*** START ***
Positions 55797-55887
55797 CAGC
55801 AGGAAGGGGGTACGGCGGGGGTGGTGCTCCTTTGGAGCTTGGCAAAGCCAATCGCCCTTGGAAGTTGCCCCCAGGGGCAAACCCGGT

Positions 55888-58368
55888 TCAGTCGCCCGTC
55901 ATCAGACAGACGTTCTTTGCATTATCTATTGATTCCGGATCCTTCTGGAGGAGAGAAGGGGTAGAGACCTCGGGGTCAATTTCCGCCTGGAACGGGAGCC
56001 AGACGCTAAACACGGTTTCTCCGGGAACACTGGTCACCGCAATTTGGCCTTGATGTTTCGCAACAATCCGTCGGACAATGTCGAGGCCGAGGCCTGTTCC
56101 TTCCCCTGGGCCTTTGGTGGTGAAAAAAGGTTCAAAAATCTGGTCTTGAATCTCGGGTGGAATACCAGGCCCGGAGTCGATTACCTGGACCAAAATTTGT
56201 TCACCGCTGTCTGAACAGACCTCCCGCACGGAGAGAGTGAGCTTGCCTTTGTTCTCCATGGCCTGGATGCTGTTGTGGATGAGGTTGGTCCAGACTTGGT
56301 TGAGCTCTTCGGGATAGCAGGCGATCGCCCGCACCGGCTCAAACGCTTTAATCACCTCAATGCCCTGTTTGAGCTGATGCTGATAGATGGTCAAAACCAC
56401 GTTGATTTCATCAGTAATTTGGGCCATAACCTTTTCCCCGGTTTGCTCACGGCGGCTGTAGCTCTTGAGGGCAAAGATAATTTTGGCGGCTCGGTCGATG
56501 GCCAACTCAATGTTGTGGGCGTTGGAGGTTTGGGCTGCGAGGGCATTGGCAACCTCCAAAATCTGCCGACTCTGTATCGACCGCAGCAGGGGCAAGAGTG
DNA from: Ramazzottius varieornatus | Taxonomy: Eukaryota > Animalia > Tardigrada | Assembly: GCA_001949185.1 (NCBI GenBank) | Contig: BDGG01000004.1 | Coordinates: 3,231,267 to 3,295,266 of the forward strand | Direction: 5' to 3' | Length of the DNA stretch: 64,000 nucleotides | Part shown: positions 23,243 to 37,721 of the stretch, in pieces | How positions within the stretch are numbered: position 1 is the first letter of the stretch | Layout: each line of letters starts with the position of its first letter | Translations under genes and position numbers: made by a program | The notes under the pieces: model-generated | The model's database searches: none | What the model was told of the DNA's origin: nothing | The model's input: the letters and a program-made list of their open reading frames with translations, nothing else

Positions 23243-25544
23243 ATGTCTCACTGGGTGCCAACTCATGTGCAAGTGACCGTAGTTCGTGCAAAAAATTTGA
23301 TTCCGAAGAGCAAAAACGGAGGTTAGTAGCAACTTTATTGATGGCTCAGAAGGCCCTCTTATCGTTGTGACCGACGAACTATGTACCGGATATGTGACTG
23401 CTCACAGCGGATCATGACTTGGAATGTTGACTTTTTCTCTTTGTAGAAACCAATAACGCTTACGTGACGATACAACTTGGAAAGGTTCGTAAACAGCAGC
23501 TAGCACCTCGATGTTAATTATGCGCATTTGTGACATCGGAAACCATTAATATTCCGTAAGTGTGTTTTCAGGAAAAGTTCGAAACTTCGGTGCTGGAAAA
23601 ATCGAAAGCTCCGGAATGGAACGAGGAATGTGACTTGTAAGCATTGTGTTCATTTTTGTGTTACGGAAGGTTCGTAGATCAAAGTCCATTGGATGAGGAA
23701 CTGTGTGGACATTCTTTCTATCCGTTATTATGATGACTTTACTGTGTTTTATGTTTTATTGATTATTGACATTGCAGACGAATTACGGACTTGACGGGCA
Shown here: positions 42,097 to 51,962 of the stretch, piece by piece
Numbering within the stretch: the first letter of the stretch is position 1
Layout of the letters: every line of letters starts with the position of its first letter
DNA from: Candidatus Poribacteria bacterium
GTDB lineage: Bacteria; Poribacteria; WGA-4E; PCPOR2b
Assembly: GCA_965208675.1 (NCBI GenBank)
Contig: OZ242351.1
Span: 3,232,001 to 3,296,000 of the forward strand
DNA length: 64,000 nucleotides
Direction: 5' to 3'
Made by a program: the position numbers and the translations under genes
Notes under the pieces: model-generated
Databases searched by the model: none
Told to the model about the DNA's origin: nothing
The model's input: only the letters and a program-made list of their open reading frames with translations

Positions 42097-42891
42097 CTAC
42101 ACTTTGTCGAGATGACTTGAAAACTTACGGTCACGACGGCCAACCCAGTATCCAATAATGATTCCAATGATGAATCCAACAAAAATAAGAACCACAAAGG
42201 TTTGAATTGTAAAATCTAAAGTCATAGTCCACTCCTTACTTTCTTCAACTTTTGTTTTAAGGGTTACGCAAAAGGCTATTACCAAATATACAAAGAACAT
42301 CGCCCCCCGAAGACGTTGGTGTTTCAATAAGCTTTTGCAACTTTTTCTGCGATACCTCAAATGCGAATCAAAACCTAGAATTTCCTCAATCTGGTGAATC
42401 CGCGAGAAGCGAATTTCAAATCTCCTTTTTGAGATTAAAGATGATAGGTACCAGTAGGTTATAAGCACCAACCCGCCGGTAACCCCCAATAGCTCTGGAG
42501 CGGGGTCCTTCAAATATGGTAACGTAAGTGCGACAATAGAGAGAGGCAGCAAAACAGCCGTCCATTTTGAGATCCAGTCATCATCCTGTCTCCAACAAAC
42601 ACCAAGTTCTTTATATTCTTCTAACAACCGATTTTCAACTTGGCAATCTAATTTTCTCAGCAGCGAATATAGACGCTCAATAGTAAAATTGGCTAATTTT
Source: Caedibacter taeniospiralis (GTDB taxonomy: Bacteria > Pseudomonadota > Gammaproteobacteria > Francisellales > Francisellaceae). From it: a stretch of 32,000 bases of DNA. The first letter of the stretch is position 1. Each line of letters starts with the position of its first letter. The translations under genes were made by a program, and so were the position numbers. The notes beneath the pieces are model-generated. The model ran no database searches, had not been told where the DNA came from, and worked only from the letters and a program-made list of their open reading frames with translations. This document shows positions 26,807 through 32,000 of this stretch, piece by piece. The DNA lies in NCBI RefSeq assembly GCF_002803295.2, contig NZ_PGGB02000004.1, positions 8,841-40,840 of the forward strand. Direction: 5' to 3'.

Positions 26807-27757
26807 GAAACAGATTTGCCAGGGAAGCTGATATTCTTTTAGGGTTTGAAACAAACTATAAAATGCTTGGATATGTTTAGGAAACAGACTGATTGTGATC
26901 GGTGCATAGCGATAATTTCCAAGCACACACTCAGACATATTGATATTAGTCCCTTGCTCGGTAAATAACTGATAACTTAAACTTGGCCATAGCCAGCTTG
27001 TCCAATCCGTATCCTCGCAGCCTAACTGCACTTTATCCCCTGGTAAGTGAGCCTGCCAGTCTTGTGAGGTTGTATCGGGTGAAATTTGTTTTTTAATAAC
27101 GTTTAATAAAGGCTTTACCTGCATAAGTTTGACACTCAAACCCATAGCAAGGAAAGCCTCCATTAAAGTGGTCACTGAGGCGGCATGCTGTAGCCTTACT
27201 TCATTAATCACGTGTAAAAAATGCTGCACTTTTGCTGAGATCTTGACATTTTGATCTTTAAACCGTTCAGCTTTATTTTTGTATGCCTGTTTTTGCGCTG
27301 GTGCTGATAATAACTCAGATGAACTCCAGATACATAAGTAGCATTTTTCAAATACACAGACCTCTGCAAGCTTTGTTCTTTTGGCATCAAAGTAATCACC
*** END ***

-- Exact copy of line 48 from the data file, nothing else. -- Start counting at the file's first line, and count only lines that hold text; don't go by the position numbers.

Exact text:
27001 TCCAATCCGTATCCTCGCAGCCTAACTGCACTTTATCCCCTGGTAAGTGAGCCTGCCAGTCTTGTGAGGTTGTATCGGGTGAAATTTGTTTTTTAATAAC